Could Patients’ Expectations Impact Clinical Response to DMARDs in Rheumatoid Arthritis?

A study observed a correlation between patients’ expectations toward newly induced disease-modifying antirheumatic drug (DMARD) therapies and clinical response among patients with rheumatoid arthritis (RA).

“The psychosocial dimensions of RA have received considerable attention in the past years. It is generally accepted that the psychosocial state impacts parameters such as disease activity and health-related quality of life (HrQoL) at baseline, but also longitudinally,” the study authors explained. “However, the association of initial illness perception on outcomes such as HrQoL and disease activity has not yet been investigated.”

The study comprised 100 patients with RA and an upcoming change in DMARD treatment due to non-response or adverse effects. The Beliefs About Medicines Questionnaire (BMQ), the Short Form 36, and self-designed questions about expectations before treatment initiation (T0) were all used to assess patients’ treatment beliefs and expectations, as well as HrQoL. Disease Activity Score 28 (DAS28)-C-reactive protein (CRP) was calculated at T0 and after four months (T4). Regression analyses after multiple imputation were implemented to characterize the relationship between patients’ beliefs and expectations and changes in DAS28-CRP (T0 to T4, ΔDAS28-CRP).

Data analysis comprised 99 patients, of whom 74 were female. The median age was 62 years (interquartile range, 53.5-70 years). Of the 99 patients, 84 patients completed all questionnaires; 64 of these patients were female. Fifty-three patients were started on a biological DMARD, and 46 were started on a conventional synthetic DMARD. There were no differences between patients started on biological versus conventional synthetic DMARDs. Nearly all patients had a history of failed DMARDs. Most patients had previously received methotrexate (62.6%), while 31.3% had received another conventional synthetic DMARD, and 5.1% treated with a biological DMARD, either alone or in combination with a conventional synthetic DMARD. There was one case of newly diagnosed RA.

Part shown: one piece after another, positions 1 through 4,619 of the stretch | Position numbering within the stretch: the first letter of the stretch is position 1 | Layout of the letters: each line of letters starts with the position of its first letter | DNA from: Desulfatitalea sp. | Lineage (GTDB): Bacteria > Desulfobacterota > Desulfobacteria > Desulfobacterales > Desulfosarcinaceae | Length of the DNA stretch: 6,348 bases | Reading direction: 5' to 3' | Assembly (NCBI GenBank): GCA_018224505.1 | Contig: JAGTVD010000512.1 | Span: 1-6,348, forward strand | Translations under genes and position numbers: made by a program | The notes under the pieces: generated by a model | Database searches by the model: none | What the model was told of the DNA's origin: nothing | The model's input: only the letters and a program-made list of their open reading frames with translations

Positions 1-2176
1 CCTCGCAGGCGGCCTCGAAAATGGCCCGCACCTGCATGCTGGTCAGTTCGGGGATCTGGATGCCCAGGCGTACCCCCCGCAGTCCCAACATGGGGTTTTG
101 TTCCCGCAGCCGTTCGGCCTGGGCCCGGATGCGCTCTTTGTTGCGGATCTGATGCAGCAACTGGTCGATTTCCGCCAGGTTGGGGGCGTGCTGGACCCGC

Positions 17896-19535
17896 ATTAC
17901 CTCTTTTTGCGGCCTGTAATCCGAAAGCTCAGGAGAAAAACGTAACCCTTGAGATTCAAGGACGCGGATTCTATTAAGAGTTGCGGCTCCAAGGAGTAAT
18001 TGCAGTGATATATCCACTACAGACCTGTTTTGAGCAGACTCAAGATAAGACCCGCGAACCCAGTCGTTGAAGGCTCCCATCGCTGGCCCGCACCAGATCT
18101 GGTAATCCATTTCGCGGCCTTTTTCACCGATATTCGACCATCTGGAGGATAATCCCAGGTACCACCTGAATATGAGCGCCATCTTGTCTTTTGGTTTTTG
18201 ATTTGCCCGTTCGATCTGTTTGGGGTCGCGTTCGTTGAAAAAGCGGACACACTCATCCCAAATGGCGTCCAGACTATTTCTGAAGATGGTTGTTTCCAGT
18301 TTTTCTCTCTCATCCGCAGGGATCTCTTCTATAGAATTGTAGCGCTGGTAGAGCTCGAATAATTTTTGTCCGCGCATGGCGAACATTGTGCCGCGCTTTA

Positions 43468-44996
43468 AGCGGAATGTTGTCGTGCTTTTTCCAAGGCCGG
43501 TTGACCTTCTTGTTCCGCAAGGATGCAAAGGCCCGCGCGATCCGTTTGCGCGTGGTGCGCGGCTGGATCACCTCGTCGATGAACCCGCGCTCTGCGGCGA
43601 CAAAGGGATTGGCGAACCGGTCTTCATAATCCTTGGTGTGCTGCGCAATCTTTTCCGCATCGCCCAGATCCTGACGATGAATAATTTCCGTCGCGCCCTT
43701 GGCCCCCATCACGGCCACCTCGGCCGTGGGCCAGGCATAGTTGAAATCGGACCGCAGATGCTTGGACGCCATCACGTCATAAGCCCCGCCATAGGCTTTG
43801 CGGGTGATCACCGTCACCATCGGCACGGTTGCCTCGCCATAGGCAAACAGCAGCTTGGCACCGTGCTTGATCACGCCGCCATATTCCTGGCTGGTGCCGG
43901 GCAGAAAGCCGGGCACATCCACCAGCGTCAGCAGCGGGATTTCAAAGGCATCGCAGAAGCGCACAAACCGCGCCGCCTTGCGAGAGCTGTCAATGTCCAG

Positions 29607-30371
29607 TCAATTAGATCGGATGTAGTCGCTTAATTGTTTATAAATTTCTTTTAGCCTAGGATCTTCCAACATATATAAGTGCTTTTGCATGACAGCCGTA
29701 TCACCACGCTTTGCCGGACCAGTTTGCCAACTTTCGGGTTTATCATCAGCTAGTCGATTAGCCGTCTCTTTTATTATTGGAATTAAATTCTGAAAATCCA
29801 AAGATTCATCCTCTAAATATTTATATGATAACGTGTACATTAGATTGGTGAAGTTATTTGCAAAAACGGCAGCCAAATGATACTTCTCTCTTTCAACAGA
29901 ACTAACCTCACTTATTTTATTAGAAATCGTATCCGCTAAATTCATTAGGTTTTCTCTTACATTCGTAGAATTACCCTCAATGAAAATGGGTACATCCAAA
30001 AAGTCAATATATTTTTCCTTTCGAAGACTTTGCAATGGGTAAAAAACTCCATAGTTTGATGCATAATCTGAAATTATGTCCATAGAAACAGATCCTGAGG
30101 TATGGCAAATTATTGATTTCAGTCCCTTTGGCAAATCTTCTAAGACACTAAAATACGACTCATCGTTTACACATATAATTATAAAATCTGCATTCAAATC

Of 99 patients included, 84 completed the questionnaires. Overall, expectations per the questionnaires and CRP value at T0 accounted for 36% of all variability in treatment response (ΔDAS28-CRP).

“Among these,” the researchers noted, “the expected improvement rate, with 10.5%, as well as the CRP-value at T0, with 10.6%, had the greatest positive effect whereas the fear of adverse effects, with 11.4%, and the BMQ.concern scale, with 9.0%, had the greatest negative impact on ΔDAS28.”

A limitation of the study is the fact that it relied on self-reported, unverifiable data from the questionnaires. Patients also enrolled voluntarily and were not randomized.

The study was published in Therapeutic Advances in Musculoskeletal Disease.

“The integration of patients’ preferences and their expectations in treatment decisions could significantly increase clinical outcome. Hence, a more detailed analysis of prevailing expectations and factors that influence these expectations could identify valuable leverage points for non-pharmaceutical options to improve outcome,” the study authors wrote in their conclusion.